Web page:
Madame mère received her orders. She was to send him 1200 francs, some top boots, some pomade and a flagon of Portugal water, the latter a weapon of seduction as potent, in the Balzac alchemy, as straw-colored gloves. He further sent her two pieces of flannel that he had been wearing on his stomach. Mme. Balzac was to consult her clairvoyant as to the cause of his trouble, taking the flannel, wrapped in paper, so as not to weaken the emanation.

Balzac believed that clairvoyants were people whose “inner man” could detach itself from the “outer”; the Eau de Portugal always traveled with him and he never departed on an adventure without a large supply of gloves, about which he was obsessional. In this instance the emanations cannot have been propitious, for Mme. de Castries coquetted but did not remove her corset. Snubbed and angry (and later to avenge the matter in print) he brooded in a monastery and was visited by that “evangelical novel like a romanticized Imitation of Christ.”

The contemporary novelist can envy the moment of dilatory expatiation which Balzac was permitted by his time. In a sense, Balzac had a continuous supply of automatic, journalistic writing, which warmed his engines before he could take flight. The idea of the novel as a formal art was, fortunately, not yet born. If it had been would he not have been far less fecund? Chapter after chapter bores, but there is no mistaking the power that has accumulated when he does strike:

A staircase as he saw it was not just the picture of a staircase but the sum of all the causes that had made it what it was. He described the physical appearance of a man or woman with the meticulous exactitude of a disciple of Lavater, but he sought to illuminate the formal image in the reader’s mind by investing it with emotion.

THE GREATNESS OF BALZAC as a novelist lies in this accumulated power to present reality at several depths; and at each successive change the story and the characters are given a new density. One has before one’s eyes the profound truth that human beings create themselves; only the greatest novelists, the Tolstoys and Dostoievskys, the George Eliots and the Dickenses, show us this.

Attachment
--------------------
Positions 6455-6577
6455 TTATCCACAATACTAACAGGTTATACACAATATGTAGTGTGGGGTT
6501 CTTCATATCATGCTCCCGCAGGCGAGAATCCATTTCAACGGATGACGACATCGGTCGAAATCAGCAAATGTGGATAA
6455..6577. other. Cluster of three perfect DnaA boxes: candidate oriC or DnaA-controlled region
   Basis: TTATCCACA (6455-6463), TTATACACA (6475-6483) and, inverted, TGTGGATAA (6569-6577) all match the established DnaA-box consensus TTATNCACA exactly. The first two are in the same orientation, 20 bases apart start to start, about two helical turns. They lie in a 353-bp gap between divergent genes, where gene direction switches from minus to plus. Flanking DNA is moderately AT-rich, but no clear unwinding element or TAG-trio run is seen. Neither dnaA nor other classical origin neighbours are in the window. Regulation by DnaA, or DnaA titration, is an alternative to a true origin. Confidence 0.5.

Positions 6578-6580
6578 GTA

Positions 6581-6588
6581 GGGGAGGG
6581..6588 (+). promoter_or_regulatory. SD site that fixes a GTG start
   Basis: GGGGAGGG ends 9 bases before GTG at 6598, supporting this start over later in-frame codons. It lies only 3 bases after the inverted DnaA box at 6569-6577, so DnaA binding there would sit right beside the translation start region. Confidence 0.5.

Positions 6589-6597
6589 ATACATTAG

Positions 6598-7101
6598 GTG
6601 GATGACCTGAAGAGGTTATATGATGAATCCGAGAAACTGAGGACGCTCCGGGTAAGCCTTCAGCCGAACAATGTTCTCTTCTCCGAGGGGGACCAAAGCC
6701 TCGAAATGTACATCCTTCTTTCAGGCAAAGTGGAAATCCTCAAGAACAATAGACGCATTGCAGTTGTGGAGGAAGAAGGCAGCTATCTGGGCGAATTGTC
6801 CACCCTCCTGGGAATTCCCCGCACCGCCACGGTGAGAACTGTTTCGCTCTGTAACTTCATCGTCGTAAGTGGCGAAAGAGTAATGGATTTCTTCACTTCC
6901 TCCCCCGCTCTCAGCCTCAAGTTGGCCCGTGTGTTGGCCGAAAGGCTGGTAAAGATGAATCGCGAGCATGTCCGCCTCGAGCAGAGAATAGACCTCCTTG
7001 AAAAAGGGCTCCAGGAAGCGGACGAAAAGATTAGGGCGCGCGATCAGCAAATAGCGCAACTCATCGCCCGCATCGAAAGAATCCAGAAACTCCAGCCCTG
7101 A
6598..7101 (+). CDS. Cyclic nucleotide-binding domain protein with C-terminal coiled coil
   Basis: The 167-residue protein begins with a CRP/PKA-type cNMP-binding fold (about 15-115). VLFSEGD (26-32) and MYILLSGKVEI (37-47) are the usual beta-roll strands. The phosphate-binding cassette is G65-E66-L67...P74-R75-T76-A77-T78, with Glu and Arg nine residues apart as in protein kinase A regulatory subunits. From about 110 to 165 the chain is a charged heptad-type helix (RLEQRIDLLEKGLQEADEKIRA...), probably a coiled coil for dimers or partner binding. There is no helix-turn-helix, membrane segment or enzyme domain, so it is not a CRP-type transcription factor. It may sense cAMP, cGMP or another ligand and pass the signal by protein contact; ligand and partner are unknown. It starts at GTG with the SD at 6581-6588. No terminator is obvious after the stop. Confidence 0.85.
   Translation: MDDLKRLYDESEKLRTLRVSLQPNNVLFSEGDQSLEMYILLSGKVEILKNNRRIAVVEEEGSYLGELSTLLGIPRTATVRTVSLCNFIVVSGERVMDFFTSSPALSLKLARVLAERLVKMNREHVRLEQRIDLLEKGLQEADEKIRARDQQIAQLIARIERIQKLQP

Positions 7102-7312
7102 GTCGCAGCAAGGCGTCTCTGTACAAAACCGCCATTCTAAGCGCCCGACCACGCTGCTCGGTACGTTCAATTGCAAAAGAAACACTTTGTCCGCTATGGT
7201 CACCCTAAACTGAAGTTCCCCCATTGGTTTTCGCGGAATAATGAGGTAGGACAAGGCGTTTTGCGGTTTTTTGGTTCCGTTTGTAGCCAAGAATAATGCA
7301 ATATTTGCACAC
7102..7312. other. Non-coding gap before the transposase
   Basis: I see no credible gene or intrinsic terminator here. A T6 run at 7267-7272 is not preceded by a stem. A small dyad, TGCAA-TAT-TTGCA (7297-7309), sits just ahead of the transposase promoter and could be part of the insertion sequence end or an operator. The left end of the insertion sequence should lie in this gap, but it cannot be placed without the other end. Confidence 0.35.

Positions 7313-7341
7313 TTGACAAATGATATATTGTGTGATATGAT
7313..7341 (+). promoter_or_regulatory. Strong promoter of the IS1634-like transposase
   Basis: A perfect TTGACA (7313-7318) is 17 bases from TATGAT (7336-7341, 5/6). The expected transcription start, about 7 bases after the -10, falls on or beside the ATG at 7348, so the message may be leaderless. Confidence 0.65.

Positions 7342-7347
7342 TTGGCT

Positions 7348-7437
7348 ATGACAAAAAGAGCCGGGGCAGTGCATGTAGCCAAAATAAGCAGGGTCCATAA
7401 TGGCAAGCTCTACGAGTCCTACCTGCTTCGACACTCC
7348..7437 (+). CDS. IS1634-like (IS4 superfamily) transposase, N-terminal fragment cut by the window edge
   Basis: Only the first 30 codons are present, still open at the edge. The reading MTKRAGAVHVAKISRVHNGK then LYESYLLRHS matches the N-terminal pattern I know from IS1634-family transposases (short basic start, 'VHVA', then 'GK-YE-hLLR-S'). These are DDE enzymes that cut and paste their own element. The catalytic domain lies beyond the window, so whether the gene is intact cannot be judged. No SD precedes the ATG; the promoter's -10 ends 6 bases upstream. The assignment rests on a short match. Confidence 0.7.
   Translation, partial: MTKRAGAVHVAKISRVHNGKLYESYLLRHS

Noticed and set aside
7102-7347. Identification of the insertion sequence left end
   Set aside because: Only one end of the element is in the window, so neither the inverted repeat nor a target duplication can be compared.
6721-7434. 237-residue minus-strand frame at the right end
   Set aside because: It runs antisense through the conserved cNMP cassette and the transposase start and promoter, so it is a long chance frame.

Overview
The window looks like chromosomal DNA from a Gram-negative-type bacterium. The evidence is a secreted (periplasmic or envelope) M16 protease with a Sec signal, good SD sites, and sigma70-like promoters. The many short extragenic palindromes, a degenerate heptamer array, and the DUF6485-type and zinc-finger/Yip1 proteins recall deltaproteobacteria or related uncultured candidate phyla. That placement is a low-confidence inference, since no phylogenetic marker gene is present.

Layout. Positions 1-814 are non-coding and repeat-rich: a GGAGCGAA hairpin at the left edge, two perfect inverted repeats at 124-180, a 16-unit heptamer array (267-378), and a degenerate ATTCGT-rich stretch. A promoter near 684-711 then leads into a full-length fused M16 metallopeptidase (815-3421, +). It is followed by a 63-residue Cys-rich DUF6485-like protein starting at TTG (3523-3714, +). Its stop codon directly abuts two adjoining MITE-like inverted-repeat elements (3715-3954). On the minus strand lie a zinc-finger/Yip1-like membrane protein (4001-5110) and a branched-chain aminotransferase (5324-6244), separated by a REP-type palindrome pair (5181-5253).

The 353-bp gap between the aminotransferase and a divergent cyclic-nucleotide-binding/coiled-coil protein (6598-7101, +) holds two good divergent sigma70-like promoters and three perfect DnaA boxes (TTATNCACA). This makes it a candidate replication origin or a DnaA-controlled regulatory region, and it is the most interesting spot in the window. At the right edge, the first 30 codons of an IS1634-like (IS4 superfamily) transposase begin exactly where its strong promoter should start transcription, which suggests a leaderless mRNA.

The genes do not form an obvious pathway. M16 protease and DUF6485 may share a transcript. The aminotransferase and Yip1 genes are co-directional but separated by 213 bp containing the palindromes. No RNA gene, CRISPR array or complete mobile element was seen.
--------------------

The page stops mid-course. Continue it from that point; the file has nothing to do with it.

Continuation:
On the main characters of the novel of Balzac’s life André Maurois is always sound and sympathetic. He is, of course, an impressionist and a tolerant moralist. He has no strong feeling for period. He is very good on the delightful Laure, on Mme. de Berny; he fills out the vague picture we have had of the English Contessa Guidonboni-Visconti and the tale of her generosity and sans gêne. He is fair to the moody and suspicious Mme. Hanska, who was difficult but greatly tried. The blackmailing housekeeper, it now turns out, had in fact traveled to Germany with Balzac as his mistress and kept notes. So Mme. Hanska was right to be suspicious; but what was the use in being right where Balzac was concerned? And M. Maurois keeps well in mind throughout that whatever Balzac’s illusion or excess of the moment, he could switch off instantly from it and get back to his reality: the human comedy. For him—and surely he is right—comedy is profoundly pessimistic. He was no Don Juan, his periods of excess were not continuous; writing was the real excess, for it consumed all his life and in it he lived (as he himself often protested) the life of a recluse. The very appetite for wholesale correction of his manuscripts would have ensured that.

This Issue

July 28, 1966